Civil Liberties

The Dark Side of War-Inspired Civic Virtue


Does the scary new world in which we live today -- a world in which at least 5,000 people are dead in terrorist attacks, the US Postal Service has been turned into a system for the delivery of deadly bacteria, and we are at war with a shadow enemy who could strike at any time -- have a silver lining? Can it help us become a better people? There are indeed those who think so.

The crisis "can make real to us and our children the value of deeper community connections," writes Robert Putnam, professor of public policy at Harvard University and author of "Bowling Alone," in a New York Times article titled "A Better Society in a Time of War."

Invoking World War II as a parallel, Putnam points out that war often fosters solidarity, civic virtue and a loftier public spirit. Indeed, there is some evidence of that today. After decades of hyphenation, being simply an American is "in" again, now that we're all under attack, all in the same boat. There has been a tremendous outpouring of generosity, with people donating time, money, and blood to help the victims and their families. On the front pages and on the airwaves, frivolous news stories we felt vaguely embarrassed about following - the Gary Condit scandal comes to mind - have been replaced by far weightier and more dignified matters.

There is no doubt that the heroism and goodness we have seen in this past month and a half have been inspiring (though, surely, even before Sept. 11, there was plenty of everyday heroism and goodness in America that never came to our attention simply because it wasn't part of the biggest story of our time). Clearly, hardship often does bring out the best in people. And yet the talk of national tragedy as a catalyst for civic betterment has a dark and disturbing underside.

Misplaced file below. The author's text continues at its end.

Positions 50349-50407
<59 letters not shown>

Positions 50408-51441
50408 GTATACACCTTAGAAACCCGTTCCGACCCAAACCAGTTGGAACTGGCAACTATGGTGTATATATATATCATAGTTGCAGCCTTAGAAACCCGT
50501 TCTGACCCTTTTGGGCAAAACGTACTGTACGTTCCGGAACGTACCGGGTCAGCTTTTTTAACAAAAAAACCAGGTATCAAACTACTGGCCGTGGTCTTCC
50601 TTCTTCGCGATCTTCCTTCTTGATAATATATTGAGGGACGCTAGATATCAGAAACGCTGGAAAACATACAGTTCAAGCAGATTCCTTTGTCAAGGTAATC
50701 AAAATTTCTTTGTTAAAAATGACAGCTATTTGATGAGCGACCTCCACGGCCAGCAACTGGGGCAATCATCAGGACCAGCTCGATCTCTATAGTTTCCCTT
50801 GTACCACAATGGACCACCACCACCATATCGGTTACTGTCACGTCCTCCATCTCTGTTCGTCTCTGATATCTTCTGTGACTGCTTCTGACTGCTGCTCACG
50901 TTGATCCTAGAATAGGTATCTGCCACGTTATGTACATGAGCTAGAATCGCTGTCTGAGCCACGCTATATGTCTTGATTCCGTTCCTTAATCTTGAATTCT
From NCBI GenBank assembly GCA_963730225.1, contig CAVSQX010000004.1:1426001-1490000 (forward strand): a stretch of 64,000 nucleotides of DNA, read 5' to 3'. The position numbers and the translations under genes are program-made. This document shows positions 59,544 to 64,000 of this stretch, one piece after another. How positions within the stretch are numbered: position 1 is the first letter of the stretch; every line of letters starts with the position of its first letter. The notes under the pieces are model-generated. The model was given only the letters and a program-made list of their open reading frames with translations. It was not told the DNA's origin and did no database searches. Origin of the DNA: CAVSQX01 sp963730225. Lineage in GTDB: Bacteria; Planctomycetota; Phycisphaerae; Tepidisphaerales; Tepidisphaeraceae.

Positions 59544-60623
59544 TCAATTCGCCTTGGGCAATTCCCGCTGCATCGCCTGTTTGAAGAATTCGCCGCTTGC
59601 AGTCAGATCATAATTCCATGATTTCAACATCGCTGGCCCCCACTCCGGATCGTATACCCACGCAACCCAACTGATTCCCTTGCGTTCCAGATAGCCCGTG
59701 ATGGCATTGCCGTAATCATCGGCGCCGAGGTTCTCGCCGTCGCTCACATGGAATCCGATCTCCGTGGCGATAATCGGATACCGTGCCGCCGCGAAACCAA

For one, it appears that some communitarians and liberals are so put off by the individualism, materialism, and frivolity they see around them in times of prosperity and safety that they come perilously close to welcoming bad times. Sure, finding some sliver of good in a tragedy is a way to lift morale, but celebrating the character-building aspects of a horrific disaster can also turn a little ghoulish.

War-inspired civic virtue also has its less attractive side. For one, what brings us together is not just love of our country but hatred and fear of the enemy. This is not to say that our hatred and fear are unjustified, only that this may not be the best and noblest foundation for patriotism. Besides, one person's collective spirit is another's groupthink. Putnam approvingly cites a comment quoted in an oral history of World War II: "You just felt that the stranger sitting next to you . . . felt the same way you did about the basic issues."

Could it be that what we gain in shared values, we may lose in pluralism and healthy dissent?

What's more, Putnam and others who echo his argument are not merely applauding the noble acts of millions of ordinary Americans; they also find solace in the idea that war and national tragedy will bolster support for an activist state.

"The most selfless civic duties," Putnam asserts, "cannot be performed without government help."

In The American Prospect, Jeff Faux, president of the Economic Policy Institute, waxes enthusiastic over the pro-government lessons allegedly to be learned from Sept. 11 - "how ill served we have been by a politics that perpetuates the illusion that we are all on our own and holds the institutions of public service in contempt."

There is nothing new about this rhetoric. The antimilitarist instincts of the left have long coexisted - uneasily, one would imagine - with nostalgia for the public spirit generated by a just war.

Historically in the United States, wars have indeed been a catalyst for the growth of government, though many would argue that the changes have not been for the better. Liberals should remember that the expansion of state powers tends to affect not only economic regulations but personal freedoms. In a national emergency, some abridgments of civil liberties may be an unfortunate necessity; but will we ever recover the lost ground?

The civic virtues hailed by the communitarians are important. But there is also something precious about the vision of a good society in which individuals are free to live on their own, pursuing happiness as they choose. If that vision is lost, it will be another sad casualty of the terrorist attack on America.